Impact of vision research

Vision science has always been at the forefront of basic psychological and neuroscientific research, its greatest successes coming from its characterisation of the visual mechanisms that underpin performance, and perception. For example, strong adaptation effects in the visual cortex give rise to numerous after-effects, referred to by some as ‘the psychologist’s microelectrode’. According to the international benchmarking review of UK psychology, UK-based research on visual perception is rated as among the strongest in the world.

Vision science has contributed greatly to engineering—especially in the field of image processing. Most notable contributions include halftoning algorithms for the printing industry, colour correction for digital cameras and digital displays, and methods of image compression. The ongoing cooperation between biological and computer vision research communities was enhanced through the EPSRC-funded Visual Image Interpretation in Humans and Machines (VIIHM) network. The AVA also has close links with the British Machine Vision Association (BMVA) with whom we occasionally hold joint meetings in order to foster new and strengthen existing interdisciplinary links.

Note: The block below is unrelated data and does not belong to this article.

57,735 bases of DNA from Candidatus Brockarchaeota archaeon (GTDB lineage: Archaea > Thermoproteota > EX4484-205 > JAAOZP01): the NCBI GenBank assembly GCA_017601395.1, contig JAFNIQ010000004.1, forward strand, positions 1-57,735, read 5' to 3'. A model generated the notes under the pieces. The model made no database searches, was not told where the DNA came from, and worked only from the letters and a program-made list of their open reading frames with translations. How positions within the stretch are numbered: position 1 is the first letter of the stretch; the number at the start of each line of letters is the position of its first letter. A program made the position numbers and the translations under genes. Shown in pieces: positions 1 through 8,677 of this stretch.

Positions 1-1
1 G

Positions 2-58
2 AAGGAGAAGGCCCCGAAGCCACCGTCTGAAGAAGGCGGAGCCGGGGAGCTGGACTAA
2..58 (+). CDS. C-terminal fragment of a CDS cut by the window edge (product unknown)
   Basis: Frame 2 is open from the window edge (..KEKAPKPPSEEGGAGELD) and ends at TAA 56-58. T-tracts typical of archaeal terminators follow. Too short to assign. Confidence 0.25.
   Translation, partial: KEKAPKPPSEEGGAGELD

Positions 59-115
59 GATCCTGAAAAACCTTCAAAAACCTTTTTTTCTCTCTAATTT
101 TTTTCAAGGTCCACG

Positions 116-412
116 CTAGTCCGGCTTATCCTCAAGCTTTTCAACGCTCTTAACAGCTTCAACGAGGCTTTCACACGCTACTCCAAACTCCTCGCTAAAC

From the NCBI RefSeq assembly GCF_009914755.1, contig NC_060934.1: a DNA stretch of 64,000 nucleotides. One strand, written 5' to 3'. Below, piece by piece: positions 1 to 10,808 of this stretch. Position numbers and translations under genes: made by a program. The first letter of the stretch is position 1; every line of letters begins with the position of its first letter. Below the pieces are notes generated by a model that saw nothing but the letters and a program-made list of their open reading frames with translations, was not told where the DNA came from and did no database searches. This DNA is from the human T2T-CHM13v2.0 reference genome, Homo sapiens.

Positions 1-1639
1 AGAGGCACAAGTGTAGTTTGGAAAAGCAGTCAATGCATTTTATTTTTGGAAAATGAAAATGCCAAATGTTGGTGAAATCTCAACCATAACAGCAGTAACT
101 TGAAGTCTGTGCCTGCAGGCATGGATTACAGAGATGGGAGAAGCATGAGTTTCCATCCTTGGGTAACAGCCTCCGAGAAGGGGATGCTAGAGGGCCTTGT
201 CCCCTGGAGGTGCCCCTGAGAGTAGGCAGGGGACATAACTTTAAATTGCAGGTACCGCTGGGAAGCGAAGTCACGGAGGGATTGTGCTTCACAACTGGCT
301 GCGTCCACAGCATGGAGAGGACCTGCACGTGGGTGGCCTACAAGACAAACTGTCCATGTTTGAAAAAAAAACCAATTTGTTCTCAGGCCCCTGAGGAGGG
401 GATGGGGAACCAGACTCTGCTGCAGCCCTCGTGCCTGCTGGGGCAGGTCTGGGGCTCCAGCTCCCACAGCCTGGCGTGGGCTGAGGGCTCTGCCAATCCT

Rigorous psychophysical enquiry underpins several clinical aspects of visual perception. For example, amblyopia is a developmental condition in which optical factors induce cortical abnormalities during a critical period resulting in compromises to contrast vision and binocular vision. The problems are known to have a neural basis since they remain after the optical factors are corrected. Recent psychophysical work has shown that contrary to earlier beliefs, the relevant cortical binocular mechanisms remain intact and that treatment might thus be possible. Several research groups are pursuing this idea with evidence of success.


As an organisation, the AVA is invited to nominate panel members and assessors for the Research Excellence Framework (REF), which is the official system for assessing the quality of research in UK higher education institutions.


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